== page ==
Labrador Session 5
--z3290689 11:26, 25 August 2011 (EST)
Which side (L/R) is most common for diaphragmatic hernia and why?
The majority of congenital diaphragmatic herniations are Bochdalek hernations and the majority of Bochdalek herniations occur on the posterior left side. They occur as a result of the pleuroperitoneal foramen's failure to close, allowing the viscera to enter the thorax. --z3290689 13:26, 26 August 2011 (EST)
Labrador Session 6
What week of development do the palatal shelves fuse?
Week 7 is when the palatal shelves fuse.
What animal model helped elucidate the neural crest origin and migration of cells?
Chicken embryos were utilized to determine neural crest origin/cell migration.
What abnormality results from neural crest not migrating into the cardiac outflow tract?
Tetralogy of Fallot
Labrador Session 7
Are satellite cells (a) necessary for muscle hypertrophy and (b) generally involved in hypertrophy?
Satellite cells are not necessary for muscle hypertrophy, but when they are present they are in fact actively involved.
Why does chronic low frequency stimulation cause a fast to slow fibre type shift?
Satellite cells are involved in maintaining long-term stability of activity-induced transitions between fibre types. Chronic low frequency stimulation triggers satellite cell activity, resulting in the shift from fast to slow muscle fibre types.
Labrador Session 8
- Broad scope of the topic is covered both textually and pictorially.
- Could possibly use more references at the beginning. Referencing was otherwise entirely suitable, very in-depth.
- Own diagrams were used; easily understandable.
- The distribution of information within headings made for very smooth reading; each facet of the topic was introduced in a logical, sequential manner.
- Inclusion of current and future research was interesting.
- "Treatment" section may have been ordered better, perhaps in terms of corrections of physical appearance vs. physiological abnormalities.
- Some errors in grammar and punctuation were noted, but only with directed reading.
- Many of the pictures do not have a legend/explanation associated with them. However, the hand-drawn picture is underscored by a legend.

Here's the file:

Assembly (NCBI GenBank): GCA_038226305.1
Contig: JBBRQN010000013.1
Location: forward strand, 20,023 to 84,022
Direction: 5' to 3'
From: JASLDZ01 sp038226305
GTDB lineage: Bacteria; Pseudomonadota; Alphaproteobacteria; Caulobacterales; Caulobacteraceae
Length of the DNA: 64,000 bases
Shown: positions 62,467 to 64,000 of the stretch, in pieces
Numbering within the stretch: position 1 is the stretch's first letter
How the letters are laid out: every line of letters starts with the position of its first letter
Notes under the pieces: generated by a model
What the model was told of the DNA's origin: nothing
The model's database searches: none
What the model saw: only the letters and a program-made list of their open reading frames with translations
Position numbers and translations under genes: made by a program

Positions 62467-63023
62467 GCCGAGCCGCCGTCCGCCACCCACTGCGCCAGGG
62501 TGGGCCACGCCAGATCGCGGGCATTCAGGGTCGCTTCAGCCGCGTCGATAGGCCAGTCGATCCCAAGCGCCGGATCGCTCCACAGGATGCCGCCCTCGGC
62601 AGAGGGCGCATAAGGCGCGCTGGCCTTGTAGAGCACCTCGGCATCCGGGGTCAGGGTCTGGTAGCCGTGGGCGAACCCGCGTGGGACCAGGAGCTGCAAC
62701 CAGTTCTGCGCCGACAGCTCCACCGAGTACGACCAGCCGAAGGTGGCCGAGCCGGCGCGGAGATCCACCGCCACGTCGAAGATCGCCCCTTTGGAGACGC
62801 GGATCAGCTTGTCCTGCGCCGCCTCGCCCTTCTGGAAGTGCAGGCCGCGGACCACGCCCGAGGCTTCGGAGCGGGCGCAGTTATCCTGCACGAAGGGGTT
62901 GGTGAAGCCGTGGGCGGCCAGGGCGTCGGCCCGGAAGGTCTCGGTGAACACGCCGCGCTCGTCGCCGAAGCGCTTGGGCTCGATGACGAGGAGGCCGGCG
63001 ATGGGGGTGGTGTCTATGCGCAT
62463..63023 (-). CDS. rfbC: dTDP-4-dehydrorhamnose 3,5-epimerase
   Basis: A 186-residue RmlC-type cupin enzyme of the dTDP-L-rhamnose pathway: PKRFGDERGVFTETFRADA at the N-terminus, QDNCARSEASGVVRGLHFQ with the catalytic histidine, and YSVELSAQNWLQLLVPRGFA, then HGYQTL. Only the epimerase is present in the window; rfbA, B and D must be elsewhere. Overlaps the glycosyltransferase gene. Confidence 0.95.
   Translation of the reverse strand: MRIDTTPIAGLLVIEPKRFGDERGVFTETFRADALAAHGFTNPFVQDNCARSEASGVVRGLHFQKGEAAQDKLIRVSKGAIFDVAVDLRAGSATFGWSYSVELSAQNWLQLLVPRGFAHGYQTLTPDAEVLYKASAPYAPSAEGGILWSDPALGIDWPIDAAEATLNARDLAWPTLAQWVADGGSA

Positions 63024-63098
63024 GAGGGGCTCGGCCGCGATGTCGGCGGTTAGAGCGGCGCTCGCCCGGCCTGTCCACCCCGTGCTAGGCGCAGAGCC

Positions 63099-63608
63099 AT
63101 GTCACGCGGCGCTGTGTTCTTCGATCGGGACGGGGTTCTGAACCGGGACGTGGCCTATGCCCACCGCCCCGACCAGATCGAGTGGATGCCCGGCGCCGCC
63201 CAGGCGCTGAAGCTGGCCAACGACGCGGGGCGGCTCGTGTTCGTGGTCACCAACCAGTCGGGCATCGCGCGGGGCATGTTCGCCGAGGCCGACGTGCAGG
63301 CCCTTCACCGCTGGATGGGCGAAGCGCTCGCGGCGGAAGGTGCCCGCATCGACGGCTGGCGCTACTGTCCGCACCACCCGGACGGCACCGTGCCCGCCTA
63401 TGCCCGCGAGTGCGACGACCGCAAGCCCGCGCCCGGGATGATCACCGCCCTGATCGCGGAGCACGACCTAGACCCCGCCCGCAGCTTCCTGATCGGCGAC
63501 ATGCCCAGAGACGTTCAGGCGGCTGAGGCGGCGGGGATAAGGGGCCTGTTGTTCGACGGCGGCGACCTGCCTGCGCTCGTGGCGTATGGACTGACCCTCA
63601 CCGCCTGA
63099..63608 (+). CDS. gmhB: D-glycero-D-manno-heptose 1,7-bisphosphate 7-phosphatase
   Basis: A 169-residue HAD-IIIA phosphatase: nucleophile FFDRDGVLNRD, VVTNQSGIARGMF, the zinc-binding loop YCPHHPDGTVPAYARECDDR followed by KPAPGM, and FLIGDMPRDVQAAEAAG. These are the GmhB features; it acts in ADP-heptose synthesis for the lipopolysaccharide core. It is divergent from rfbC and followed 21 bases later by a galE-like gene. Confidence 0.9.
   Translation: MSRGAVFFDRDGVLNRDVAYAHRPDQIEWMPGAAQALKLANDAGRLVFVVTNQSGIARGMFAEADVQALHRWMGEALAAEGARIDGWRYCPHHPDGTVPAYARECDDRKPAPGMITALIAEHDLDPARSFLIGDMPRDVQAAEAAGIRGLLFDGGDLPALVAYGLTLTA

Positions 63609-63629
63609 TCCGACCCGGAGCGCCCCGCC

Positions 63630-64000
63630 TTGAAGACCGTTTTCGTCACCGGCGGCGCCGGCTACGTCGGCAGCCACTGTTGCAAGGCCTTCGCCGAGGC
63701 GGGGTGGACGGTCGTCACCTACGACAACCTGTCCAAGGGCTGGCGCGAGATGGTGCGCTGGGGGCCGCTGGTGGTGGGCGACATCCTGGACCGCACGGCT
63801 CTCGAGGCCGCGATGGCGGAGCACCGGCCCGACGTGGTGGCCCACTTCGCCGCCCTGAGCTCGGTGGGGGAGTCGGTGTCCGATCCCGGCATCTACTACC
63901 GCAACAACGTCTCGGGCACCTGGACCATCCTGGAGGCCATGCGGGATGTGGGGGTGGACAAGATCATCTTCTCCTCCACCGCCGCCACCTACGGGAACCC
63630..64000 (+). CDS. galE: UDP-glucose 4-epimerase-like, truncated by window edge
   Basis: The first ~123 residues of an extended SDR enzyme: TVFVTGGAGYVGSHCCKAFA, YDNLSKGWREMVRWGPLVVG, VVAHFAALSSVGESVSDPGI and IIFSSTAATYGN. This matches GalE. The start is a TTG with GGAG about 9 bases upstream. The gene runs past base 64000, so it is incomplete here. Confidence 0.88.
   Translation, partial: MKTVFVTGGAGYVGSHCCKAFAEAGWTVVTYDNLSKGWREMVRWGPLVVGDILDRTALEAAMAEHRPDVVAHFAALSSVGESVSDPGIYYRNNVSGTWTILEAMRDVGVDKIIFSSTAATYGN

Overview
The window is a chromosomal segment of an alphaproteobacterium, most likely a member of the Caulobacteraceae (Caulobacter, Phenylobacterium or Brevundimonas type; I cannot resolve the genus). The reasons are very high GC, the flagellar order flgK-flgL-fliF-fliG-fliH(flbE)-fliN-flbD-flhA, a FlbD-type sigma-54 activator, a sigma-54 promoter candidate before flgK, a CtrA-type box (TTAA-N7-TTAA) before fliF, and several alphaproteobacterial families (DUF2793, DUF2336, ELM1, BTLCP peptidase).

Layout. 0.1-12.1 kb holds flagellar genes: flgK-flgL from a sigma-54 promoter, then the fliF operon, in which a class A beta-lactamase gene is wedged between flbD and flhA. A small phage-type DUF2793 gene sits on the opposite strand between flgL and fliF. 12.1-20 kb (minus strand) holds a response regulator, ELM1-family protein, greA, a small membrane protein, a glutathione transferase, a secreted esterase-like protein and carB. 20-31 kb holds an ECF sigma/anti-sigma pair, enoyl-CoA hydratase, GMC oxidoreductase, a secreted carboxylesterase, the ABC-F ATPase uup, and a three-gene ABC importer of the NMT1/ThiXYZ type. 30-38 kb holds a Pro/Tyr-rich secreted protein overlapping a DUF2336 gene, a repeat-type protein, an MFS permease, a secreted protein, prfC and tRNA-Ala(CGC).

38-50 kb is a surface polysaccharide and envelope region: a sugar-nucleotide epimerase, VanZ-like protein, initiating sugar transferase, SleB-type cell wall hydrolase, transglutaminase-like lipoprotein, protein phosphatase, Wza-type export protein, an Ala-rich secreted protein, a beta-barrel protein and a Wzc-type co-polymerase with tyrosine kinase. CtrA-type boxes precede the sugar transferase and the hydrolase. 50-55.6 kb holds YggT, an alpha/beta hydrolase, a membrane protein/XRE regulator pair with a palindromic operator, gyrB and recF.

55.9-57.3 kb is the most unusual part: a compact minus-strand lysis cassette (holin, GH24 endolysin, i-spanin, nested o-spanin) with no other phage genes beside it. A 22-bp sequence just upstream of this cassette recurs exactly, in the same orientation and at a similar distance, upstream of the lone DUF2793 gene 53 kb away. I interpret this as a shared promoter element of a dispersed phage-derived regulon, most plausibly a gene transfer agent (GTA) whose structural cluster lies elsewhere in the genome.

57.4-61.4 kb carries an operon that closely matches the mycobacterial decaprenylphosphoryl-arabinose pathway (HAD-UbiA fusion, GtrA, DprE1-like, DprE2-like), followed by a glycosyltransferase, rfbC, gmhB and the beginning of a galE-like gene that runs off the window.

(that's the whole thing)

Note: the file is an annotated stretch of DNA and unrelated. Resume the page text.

- The introduction is rather abrupt; definition of "congenital disorder" could have been a simple hyperlink or a note in the glossary.
- Is the historical background necessary? In the section, the photo of the two people is not explained.
- Section on epidemiology seems to cross over significantly with clinical manifestations.
- Thorough referencing throughout. However, some of the references appear strangely in the references section (could be a vestige of that crash a few weeks earlier?)
- The table in clinical manifestations is strangely.....implied. Section on Tetralogy of Fallot can be cleaned up in terms of layout.
- Inclusion of current and future research is noted, and well set out/referenced.
- Glossary is thorough.
- Overall, a very thorough and broad exploration of the topic.
- Picture under "management" is not explained.
- Introduction properly touches on all the topics elucidated later without crossing over too much.
- History is made relevant, linking it to Signs and Symptoms as well as Aetiology.
- Pathogenesis needs more references, as could Signs and Symptoms.
- The layout of Diagnosis At Birth is peculiar.
- Signs and Symptoms could use more demonstrative pictures.
- Glossary is fairly comprehensive.
- Use of related diseases section is interesting, but perhaps should be included within Diagnosis under "Differential diagnoses" or something similar....
- Introduction does well in that it briefly addresses each of the facets of the topic that follow.
- Relevance of each historical point in the timeline is not adequately explained.
- Use of the table to show epidemiology is very nicely set up.
- Epidemiology is very much at the level required, delving into specific research details.
- You misspelled "Huntington" in "Huntingtin Gene". Really?
- Image error in the Molecular Mechanisms section. Remaining picture is very comprehensive though.
- Could potentially use more references in the Molecular Mechanisms section; otherwise decently referenced.
- The Diagnostic tests aren't actually mentioned, only their significance is outlined.
- "Neuropathology" section is not properly titled - it seems to be a subset of the Video section (which, incidentally, can probably be moved within Clinical Manifestations)
- Medication table is very nicely set out.
- Picture in Current/Future research (mouse/person/etc) seems irrelevant, and is not actually explained.
- Glossary is thorough
- Introduction needs more/any references.
- Use of a quote in History is interesting.
- History sections seems to be too focused on certain specific procedures rather than their significance for the disease itself and the patients.
- Some grammatical errors in various sections.